@justapassenger, I deliberately didn't say much about Lynton trails as the reserve is only peripheral to them - at least two entrances to Sleeps Hill Reserve prohibit bikes. I plant to do something about the bike trails separately.

@nscaler69 Thanks a lot! That wasn't linked to on the Council's page about Sleeps Hill. It adds a lot of great info, and I will include it in the article.
  kipioneer Chief Commissioner

Location: Aberfoyle Park
I don't think it looks too much like an old bridge, more like part of a retaining wall for that raised bit of the terrain adjacent to the former yard there.
justapassenger
Its not an old bridge - the old bridge crossed the railway from the end of Hogarth Road at the southern end of the cutting  south of the railways quarries - very hard to make out where it was these days but there is a suggestion of the abutments near the railway.

There was another loading plant in this gully and the object in the photo may well be that rather than the old railways stone crusher which is immediately adjacent to the Sleeps Hill loop.

The iron superstructure of that lasted into the 1960s and was demolished with the sidings.   The signal box disappeared about the same time.    The old semaphore signals gave some clue as to where it was, but, alas, things have changed so much any remains have long since disappeared.

I see from the Google aerial image the council has covered the old railways dump in the gully behind the stone crusher and planted trees and what have you on it.

I spent hours over many years of my childhood exploring Stone Crusher Gully as it was known in the family with my grandfather and cousins.     You could get right up to Windy Point by a path now definitely out of bounds  I imagine - it crossed a very narrow ridge, only a few feet wide, between 2 quarries.
  CL1 Station Master

Location: nuri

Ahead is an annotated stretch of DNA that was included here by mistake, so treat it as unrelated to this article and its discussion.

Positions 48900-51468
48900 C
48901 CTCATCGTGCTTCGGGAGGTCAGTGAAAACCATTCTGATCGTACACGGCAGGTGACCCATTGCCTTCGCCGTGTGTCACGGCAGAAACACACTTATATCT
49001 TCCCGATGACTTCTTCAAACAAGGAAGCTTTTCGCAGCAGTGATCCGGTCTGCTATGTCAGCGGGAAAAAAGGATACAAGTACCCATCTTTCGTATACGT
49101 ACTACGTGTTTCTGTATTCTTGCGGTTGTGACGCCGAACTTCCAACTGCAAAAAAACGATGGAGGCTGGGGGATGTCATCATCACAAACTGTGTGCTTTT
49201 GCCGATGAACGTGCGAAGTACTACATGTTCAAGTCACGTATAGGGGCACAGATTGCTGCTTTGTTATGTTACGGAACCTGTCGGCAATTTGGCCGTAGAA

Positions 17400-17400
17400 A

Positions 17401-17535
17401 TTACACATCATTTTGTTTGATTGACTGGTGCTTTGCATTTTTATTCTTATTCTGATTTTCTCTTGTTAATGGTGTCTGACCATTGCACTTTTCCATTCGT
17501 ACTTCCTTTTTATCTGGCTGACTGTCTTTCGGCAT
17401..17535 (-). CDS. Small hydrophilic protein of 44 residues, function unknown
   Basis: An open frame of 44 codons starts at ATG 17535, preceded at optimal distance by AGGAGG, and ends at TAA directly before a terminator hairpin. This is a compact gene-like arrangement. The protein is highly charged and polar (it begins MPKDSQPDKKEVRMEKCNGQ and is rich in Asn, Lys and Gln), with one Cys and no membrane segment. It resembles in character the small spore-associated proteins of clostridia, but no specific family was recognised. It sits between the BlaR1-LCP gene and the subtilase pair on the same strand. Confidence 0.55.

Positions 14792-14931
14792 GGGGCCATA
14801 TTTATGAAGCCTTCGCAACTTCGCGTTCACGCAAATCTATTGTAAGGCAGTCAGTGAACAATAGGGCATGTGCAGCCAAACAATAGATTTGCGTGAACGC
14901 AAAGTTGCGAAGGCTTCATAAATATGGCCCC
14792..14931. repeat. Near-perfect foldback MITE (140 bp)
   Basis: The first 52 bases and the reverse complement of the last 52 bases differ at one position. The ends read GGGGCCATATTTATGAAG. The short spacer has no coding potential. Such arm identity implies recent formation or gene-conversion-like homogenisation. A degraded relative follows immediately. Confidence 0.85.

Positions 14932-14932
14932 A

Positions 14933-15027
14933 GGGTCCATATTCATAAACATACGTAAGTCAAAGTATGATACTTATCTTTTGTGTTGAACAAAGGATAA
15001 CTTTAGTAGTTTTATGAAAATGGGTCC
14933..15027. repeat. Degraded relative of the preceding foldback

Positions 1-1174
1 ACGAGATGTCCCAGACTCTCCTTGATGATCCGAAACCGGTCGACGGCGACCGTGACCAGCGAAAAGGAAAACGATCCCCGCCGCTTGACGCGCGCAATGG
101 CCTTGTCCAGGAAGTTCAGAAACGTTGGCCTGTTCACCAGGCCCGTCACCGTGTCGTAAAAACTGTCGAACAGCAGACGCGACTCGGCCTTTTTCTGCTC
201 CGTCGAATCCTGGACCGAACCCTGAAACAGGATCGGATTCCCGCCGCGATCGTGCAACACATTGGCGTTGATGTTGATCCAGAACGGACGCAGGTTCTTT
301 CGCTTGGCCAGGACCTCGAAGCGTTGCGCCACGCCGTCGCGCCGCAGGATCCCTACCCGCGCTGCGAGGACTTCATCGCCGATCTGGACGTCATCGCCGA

Have a look at the photo on the bottom of the first page. http://www.mitchamcouncil.sa.gov.au/webdata/resources/files/Sleeps_Hill_Reserve.pdf
nscaler69
thanks for that,interesting.
  touring Junior Train Controller

Location: Adelaide
Amazing recollections kipioneer!

The link that nscaler69 posted shows an actual photo of the rock crushing plant that sat where the photo was taken - have a look at that link, it's brilliant!
I am a bit confused because there is an interpretive sign near some other ruins about 100m east of the Sleeps Hill station site and the line, saying that the crushing plant was there.
Perhaps there were two?
  kipioneer Chief Commissioner

Location: Aberfoyle Park
Amazing recollections kipioneer!

The link that nscaler69 posted shows an actual photo of the rock crushing plant that sat where the photo was taken - have a look at that link, it's brilliant!
I am a bit confused because there is an interpretive sign near some other ruins about 100m east of the Sleeps Hill station site and the line, saying that the crushing plant was there.
Perhaps there were two?
touring
One - the SAR one - for sure and one I can just recall in the gully to the south and there may have been one in the gully behind the council depot since there was a siding into there.

Loading bins if nothing else.

I can't actually recall bins in the southern quarries but I can remember very dimly remains of loading bins towards the head of the gully.

I only ever followed the track bed of the siding to the north once and a very long time ago now, so my recollection is very hazy.

Evidence of the sidings can be seen in the width of the cuttings between Lynton and the old Sleeps Hill station site - enough room for a single siding.

The council depot has obliterated any trace of the siding in the northern quarry.
  David Peters Dr Beeching

Location: "With Hey Boy".
For more info of this and the other amazing things that have happened on the South Line including the short mile read either The "Overland Railway" by W,H Callaghan or "Line Clear" by Reece Jennings both have old track plans, photos and information in them about these old Quarries and crushers. You might need to go to a library as these books have been out of print a long time now but both are worth having to help you understand about the South Line.
  kipioneer Chief Commissioner

Location: Aberfoyle Park
The railways quarries were on the northern side of the gully behind the stone crusher.

A track, presumably the old NG railway, ran from a little cutting behind the stone crusher up the northern side of the creek in the valley.    Where the creek and track were at a similar level below Windy Point the path turned around and ran up the side of the southern side of the valley.    

We would have our family picnics around here.

The path on the southern side is part of the Bike Trail and formed, still does, a fire track.

There was a very large boulder jutting out above this track and one day it fell and rolled across the path.